Tamil Islamist Targets Sri Lanka and Fails

ExtremistHe is the Tamil face of extreme Islam. Moulvi P Jainul Abideen, better known as PJ, the founder and star speaker of the fundamentalist Tamil Nadu Thowheed Jamath (TNTJ), who was denied a visa to speak at an Islamic convention in Sri Lanka last week believes what he preaches is “true Islam”. The Muslim community in Sri Lanka, which has borne the brunt of many riots and attacks from both Buddhist hardliners and the now destroyed Tamil Tigers think otherwise. PJ has been invited by the Sri Lanka Thaweed Jamaat (SLTJ) for the release of the Sinhala translation of the Koran on November 8. The All Ceylon Jamiyathul Ulema and other moderate Muslim organisations opposed his entry, and the the Lankan government obliged. The Muslim groups felt that PJ’s Wahabi views on Islam could create tension among the Sri Lankan Muslims.

Earlier, in 2005, PJ was deported on the same grounds. He has made Sri Lanka a target for proselytisation, by campaigning against popular Islamic practices which he considers un-Islamic.

No Moderation for PJ

The fiery fundamentalist is a moulvi from Tamil Nadu, who has taken upon himself the task to spread pure Islam based on the Koran and Sunnah ‘without additions or deletions’ as his website puts it. Jainul Abideenstarted his political career by founding the Tamil Nadu Muslim Munnetra Kazhagam (TNMMK) in 1995. However, in 2004, there was a split in TNMMK and PJ formed the TNTJ, a religious cum political organisation. Apart from fighting for reservation for Muslims as per the recommendation of the Justice Ranganath Misra Commission, it portrays Islam as a peaceful religion which values communal harmony. This was a clever strategy, because while propagating inter-communal harmony, he openly opposed the existence of various non-fundamentalist Islamic sects, like the Shias, Bohras and Ahmadias or Kadiyanis.

The Backdrop

The Muslims of Sri Lanka, who now constitute 9.5 percent of the island’s population of 21 million, have been a peace loving community since their advent in 7th century AD. However, their avocation and peaceful existence have faced grave challenges from time to time. In the 1980s, when the Tamils launched an armed struggle to secure an independent Tamil Eelam, the Muslims kept themselves out of it. As traders, they wanted peace and irked by this, the Tigers drove out 75,000 Muslims.

Later the Sinhalese population too launched attacks on Muslims from time to time. The Mahinda Rajapaksa government (2005-2014) encouraged a new outfit—Bodu Bala Sena (BBS)—to call for a ban on hijabs and halal certification and also to attack mosques.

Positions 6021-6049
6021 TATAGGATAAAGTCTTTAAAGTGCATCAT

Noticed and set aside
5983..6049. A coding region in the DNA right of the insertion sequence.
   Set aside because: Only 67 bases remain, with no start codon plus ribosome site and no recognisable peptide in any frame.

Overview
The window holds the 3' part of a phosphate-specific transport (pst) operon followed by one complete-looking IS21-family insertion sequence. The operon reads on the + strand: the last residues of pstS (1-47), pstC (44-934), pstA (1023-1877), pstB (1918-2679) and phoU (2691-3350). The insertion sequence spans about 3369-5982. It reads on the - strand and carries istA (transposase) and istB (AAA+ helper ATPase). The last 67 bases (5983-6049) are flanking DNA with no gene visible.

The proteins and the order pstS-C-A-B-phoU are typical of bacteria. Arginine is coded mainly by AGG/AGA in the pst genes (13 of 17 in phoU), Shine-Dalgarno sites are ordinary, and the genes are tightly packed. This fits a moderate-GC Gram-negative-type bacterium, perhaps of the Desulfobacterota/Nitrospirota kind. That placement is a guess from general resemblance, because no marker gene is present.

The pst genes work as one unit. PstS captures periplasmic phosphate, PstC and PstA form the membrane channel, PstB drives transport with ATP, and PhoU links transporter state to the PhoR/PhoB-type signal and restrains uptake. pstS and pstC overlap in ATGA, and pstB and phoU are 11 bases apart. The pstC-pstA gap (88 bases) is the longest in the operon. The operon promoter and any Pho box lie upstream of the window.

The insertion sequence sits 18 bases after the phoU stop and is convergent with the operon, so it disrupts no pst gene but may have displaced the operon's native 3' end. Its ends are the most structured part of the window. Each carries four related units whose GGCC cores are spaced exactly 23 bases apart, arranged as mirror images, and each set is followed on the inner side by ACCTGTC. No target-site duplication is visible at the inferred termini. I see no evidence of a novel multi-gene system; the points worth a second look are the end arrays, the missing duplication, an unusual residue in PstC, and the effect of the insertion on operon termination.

In June 2014, BBS-inspired Sinhalese launched a riot. This effort to break the economic back of the Muslims led to the community voting against the Rajapaksa-led United Peoples’ Freedom Alliance (UPFA) in the parliamentary elections, which saw his exit. Over the years, Wahabis, Sufis, Sunnis, Shias, Bohras, Malays, Muslims of Lankan and of Indian origin have come together to form a single ‘Muslim’ community at least for social and political purposes.

the M-picture

■ According to the Census of 2012, Sri Lanka has a Muslim population of 1,967,227, which is 9.5 per cent of the total population.

■ A large number of the Muslim population in the country are traders. They have been doing so ever since their advent in the country.

1990 massacre

The Tamil Tigers killed Muslims during a prayer meeting at the Kattankuddy Jumma Masjid on August 3, 1990. In the next couple of months, the LTTE drove out nearly 75,000 Muslims from the Northern Province for allegedly ‘spying’ for the Lankan army.


The concord between the Sinhalese and the Muslims began to wilt after the decimation of the LTTE and the humiliation of the Tamils in the 2006-2009 Eelam War IV. Subsequently, the Sinhalese class began to subdue the Muslims. The Mahinda Rajapaksa government encouraged a new outfit, Bodu Bala Sena (BBS), to call for a ban on hijabs and halal certification and also to attack mosques.

2014 RIOTS

In June 2014, Sri Lanka witnessed religious and ethnic riots in the south-western parts of the country. The Muslims and their property were attacked by Sinhalese Buddhists in three towns in Kalutara District. They killed at least three people and 80 were injured. 8,000 Muslims and 2,000 Sinhalese were displaced by the riots, and hundreds were homeless following attacks on homes, shops, factories and mosques. The riots were considered after-effects of rallies by the hard line Buddhist group—Bodu Bala Sena (BBS), but the group denied responsibility.


In 2013, there were a few attacks on Muslims by Buddhist hardliners. Hundreds of them attacked shops and homes near Colombo. They burnt a clothing store owned by a Muslim trader. (New Indian Express)

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